Interview with Nicolas Beaumont, VP Sustainable Development and Mobility Michelin Group
We want to reinvent mobility rather than restrict it.
In connection with the COP25, Nicolas Beaumont, VP Sustainable Development and Mobility, described the key components of the Michelin Group's climate strategy and its tools to reduce CO2 emissions.
The Michelin group has implemented a Climate strategy. Can you describe its main components?
Our strategy is founded on internal actions pertaining to Michelin's business activity. We launched this strategy more than 20 years ago, organized around three main areas:
In Production, we constantly seek to answer the question, “How can we produce better and more sustainably?” We are taking action so that our plants consume less and better by increasing our use of green energy (85% of our European plants now run on electricity that is guaranteed to come from renewable sources). The goal is for all our plants around the world to run on 100% green power by 2030. We stick to our roadmap.
The second area is Logistics, which means transporting less and better all while developing alternative modes of transportation. This requires a comprehensive overhaul that we are undertaking in collaboration with our logistics partners and customers.
And the third area is Product use. We are developing products and services that will allow our customers to reduce their vehicle's greenhouse gas emissions. We are pioneers in this field. In 1992, Michelin created the first energy-efficient tire, called the “green tire.” Now we are going even further by expanding our offer to include hydrogen power, which is making it possible to rapidly deploy clean modes of transport.
We strongly believe that circular economy can help combat climate change. Our goal is to create more value for the greatest number of people all while preserving natural resources. This objective is reflected in our “4R” strategy, which continuously pushes us to reduce, reuse, recycle and renew. It underpins all of our research and actions.
Lastly, and this is important, Michelin's efforts are part of a global framework. We cannot take on this challenge alone. We are working alongside other engaged and responsible stakeholders and joined the Science Based Targets initiative (SBTi), which calls on companies to align their CO2 reduction targets with the Paris Agreement. We have launched international events such as the yearly Movin'On Summit, which brings together a range of stakeholders — cities, NGOs, companies, international organizations, start-ups — around a clear objective: to go from ambition to action to reinvent mobility and make it more innovative, safer, more accessible, and more environmentally friendly — that is, more sustainable.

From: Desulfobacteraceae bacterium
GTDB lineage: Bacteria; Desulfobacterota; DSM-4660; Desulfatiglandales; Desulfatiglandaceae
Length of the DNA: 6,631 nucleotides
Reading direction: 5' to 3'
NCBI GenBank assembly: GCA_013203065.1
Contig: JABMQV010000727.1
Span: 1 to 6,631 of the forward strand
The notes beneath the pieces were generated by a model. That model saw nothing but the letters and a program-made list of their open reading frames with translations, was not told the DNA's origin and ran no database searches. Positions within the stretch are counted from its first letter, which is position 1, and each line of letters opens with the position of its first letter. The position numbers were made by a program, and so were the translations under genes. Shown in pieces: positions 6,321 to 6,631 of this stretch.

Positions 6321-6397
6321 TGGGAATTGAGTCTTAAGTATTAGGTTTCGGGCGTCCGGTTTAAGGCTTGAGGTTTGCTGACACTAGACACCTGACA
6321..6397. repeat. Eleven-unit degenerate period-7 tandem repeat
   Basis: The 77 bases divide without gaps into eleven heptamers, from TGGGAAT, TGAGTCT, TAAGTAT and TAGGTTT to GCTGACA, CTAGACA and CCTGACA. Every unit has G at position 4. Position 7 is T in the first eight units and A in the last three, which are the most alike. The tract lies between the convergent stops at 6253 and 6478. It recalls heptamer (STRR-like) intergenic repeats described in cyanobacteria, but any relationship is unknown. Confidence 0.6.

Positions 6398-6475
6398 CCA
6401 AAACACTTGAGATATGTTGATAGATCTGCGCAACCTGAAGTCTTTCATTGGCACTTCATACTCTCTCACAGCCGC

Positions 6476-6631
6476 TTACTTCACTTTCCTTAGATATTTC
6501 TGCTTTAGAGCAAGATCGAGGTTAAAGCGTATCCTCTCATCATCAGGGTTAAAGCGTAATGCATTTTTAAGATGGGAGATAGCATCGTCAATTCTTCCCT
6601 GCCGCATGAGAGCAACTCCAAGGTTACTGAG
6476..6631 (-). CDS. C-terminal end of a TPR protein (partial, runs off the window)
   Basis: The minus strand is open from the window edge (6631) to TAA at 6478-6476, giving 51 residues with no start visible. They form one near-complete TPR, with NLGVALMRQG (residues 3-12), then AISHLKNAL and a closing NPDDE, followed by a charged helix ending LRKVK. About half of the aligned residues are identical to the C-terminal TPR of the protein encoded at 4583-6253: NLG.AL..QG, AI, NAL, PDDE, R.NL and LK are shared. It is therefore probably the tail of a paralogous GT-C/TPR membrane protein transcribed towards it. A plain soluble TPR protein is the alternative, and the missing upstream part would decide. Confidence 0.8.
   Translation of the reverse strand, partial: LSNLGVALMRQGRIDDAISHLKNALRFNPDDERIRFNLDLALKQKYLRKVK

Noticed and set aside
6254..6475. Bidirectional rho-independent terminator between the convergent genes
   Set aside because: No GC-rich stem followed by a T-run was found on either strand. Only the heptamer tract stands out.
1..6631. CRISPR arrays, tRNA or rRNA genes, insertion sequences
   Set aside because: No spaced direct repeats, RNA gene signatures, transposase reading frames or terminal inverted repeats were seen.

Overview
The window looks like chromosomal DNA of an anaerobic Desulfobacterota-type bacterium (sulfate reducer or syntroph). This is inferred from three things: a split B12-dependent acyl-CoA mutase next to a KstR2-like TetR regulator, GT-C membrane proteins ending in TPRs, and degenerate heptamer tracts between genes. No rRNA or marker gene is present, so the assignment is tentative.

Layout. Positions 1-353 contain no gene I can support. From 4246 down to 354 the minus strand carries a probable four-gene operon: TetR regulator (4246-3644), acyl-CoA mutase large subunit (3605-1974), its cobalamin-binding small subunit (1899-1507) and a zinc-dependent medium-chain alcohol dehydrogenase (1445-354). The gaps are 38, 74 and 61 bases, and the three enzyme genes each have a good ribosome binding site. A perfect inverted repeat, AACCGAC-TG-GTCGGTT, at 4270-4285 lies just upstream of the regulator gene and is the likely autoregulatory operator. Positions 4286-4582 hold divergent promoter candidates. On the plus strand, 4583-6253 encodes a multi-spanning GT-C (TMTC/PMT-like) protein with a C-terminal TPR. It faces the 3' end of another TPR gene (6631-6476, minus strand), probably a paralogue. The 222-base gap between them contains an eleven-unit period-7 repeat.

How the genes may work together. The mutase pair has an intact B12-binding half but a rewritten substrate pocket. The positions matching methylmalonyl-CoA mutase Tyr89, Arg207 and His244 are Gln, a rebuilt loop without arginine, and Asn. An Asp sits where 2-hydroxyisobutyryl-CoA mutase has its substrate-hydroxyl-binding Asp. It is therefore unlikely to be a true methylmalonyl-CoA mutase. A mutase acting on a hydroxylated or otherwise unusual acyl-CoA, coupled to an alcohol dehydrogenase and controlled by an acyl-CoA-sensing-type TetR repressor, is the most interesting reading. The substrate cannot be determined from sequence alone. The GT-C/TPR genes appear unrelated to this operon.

Is growing mobility compatible with sustainable mobility? What is Michelin doing to achieve this?
At Michelin, we believe that mobility is necessary for human progress. People need it to access healthcare, employment, culture, etc. So we want to reinvent it rather than restrict it. That's what we are doing with the International Movin' On Summit. We are also doing this in our plants by rethinking the ways we move around, offering an electric car-sharing service, for example. Another area is the creation of SYMBIO, our joint venture with Faurecia, which will deploy hydrogen technology to help provide rapid access to carbon-free transport.
As you can see, to make mobility sustainable, we have to look at all of its aspects. Our vision is comprehensive and positive.
Can you offer concrete examples of ways you are providing Michelin customers with better sustainable mobility?
It's difficult to measure the positive impact of decarbonization on consumers' daily lives. For an individual driver or a fleet, it means greater fuel efficiency and cost savings because the tire is used longer. For the environment, it means fewer CO2 emissions. Our commitment to sustainable mobility is reflected in our “Long-lasting performance” approach. Why? Because we provide our customers with tires that remain safe and effective until the last few kilometers. The tires last longer, which reduces wasted materials and greenhouse gas emissions. If drivers use their tires until the legal tread depth of 1.6 mm, this would keep 400 million tires from being wasted each year and prevent 35 million tons of CO2 emissions. This could have a major impact on the climate!
How does Michelin envision transport and mobility in 2050?
It will need to be sustainable and increasingly efficient, accessible, safer, and carbon-free. This kind of transport will require products and services that emit less and less CO2 and are produced as part of the circular economy. This represents a real opportunity for Michelin since sustainable mobility is in our DNA. Each and every day, we are looking for the best ways to move towards a carbon-free future.